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2.2 million home could be yours for $150 if your lucky

Within walking distance of Studio City's quaint Tujunga Village, a two-story Mediterranean villa rises above its neighbors' roofs.
It could be yours for $150 and some luck.

The 4,500-square-foot home in this enclave of '50s-era construction — or $1.5 million cash payout — is the grand prize in the second annual Special Olympics Southern California Dream House Raffle. All morning, camera crews have been pouring through the five-bedroom, six-bath successor to the modest mid-century model that once stood on this corner lot.

The former house "was standard like any house built at that time," recalls the builder Albert Peretz, whose Calabasas Hills-based Giant First Construction specializes in these so-called teardowns across Southern California, where he says the trend is gaining traction in spite of a tough economy.

He adds, "We're averaging four or five teardowns a year."

The one that seems to be drumming up interest for Peretz right now is the "Dream House," which he designed and built in 2006. At that time many homeowners were looking to cash out their properties.

"Nobody knew which way the market was going to go," he says. "So we had the chance to buy a lot of properties in some of these neighborhoods where the houses were built 50, 60, 70 years ago and had not been updated."

Peretz has built other mansions for entertainers in the neighborhood. He says the permit process and inspection procedures vary from city to city.


In Los Angeles, the Los Angeles Department of Building and Safety requires that a builder apply for permission to demolish and rebuild, which he did before getting to work on the luxury home that he sold to the anonymous donor now offering it to the Special Olympics Southern California.
Special Olympics Southern California is an offshoot of the international group founded by the late Eunice Kennedy Shriver in her backyard in 1966. It represents athletes from 11 Southern California counties, from San Diego to San Luis Obispo.

The "Dream House" — characterized by tray ceilings, dark alder wood flooring and wood-framed crank-out windows - accommodates the best of 21st-century living.

It features a gourmet kitchen with professional-style stainless steel appliances and a marble-top island, butler's pantry and a breakfast rotunda. A grand spiral staircase leads upstairs to the bedrooms, including the generously sized master with its Giorgio Armani Store-inspired walk-in closet featuring wood-framed glass doors and a room-size spa shower with built-in bench seating.

"If you were going to design a dream home and have absolutely everything in it to possibly pamper yourself, this would be the place," says Bill Shumard, Special Olympics Southern California president and CEO, as he sits under the veranda in the enclosed backyard, which is equipped with an outdoor kitchen and traditional-style swimming pool and spa. "It's absolutely gorgeous."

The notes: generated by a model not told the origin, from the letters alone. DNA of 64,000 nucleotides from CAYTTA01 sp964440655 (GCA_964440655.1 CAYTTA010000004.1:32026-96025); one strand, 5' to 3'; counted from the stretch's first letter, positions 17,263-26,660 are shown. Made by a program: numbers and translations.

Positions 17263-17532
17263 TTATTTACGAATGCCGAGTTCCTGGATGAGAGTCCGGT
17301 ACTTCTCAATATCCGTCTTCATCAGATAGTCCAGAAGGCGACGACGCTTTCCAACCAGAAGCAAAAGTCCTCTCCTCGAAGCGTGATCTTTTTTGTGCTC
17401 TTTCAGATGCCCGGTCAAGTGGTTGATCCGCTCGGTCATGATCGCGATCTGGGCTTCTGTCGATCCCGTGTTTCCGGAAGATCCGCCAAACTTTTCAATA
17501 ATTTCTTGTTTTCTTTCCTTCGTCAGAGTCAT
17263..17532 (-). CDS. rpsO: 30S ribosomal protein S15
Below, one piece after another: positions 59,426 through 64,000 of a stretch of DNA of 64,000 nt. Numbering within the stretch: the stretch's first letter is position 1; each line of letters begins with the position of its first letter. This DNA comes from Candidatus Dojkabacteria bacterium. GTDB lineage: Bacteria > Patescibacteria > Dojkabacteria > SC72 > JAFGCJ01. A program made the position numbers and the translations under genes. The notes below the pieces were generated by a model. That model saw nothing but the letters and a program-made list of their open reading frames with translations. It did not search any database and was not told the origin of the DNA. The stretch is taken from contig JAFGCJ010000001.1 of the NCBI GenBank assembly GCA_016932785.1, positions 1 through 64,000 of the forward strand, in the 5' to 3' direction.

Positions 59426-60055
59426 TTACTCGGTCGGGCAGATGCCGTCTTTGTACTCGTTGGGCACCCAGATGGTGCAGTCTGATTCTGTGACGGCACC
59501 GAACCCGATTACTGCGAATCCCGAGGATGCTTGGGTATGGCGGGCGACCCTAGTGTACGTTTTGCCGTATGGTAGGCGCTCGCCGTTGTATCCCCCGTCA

The organization is counting on the house to sell 34,000 tickets by May 13.

As further enticement there will be monthly drawings for cash prizes ranging from $1,000 to $25,000. Additional prizes such as 2011 Toyota Prius, luxury vacations and more will be awarded during the grand prize drawing on May 28.

This year's house is in a quieter neighborhood than last year's Ventura Boulevard location, which ultimately fell short of selling enough tickets to award the house.

"We sold 26,000 tickets in that neighborhood last year, which, judging by the other house raffles that have been done, was determined to be very successful, and certainly from the charity's standpoint, we were absolutely thrilled with the results as was our grand prize winner," Shumard says.

The winner and organization each received more than $700,000. The house went back to the owner.

Shumard says the organization used its share of the winnings for such things as reinstating the championship Fall Games, which had been on hiatus for several years due to lack of funding.

"Nobody felt better about that than the athletes and their families and the coaches," he says. "It also made sure we didn't have to make any program cuts and that our athletes did not have to suffer any cutbacks or shortages in terms of training and competition opportunities."

Former L.A. Lakers great Jerry West (he's the figure in the NBA logo and about to get a statue outside Staples Center during next week's NBA All-Star Game festivities) is working with the project and has filmed a TV commercial in the house for this year's raffle. Shumard is optimistic that with West, the raffle will do the same if not better than last year.

A few days into the raffle, the organization had sold more than $100,000 in tickets. The same time last year a third of that amount had been sold.

"Our absolute goal is to bring the house into play and let people make the choice between the house and $1.5million in cash," Shumard says. "I think this house is a great selling point. It shows well. It's certainly a lure for somebody who's thinking about buying a ticket.

"I would want to live here."

Special Olympics Southern California Dream House Raffle

What: A $2.2 million home — or $1.5 million cash payout, with additional giveaways held in the lead-up to the grand-prize drawing.
When: Now through May 13. The grand prize drawing is May 28 at a location yet to be announced.
Tickets: $150.
Information: www.socalraffle.com or 800-816-6108.


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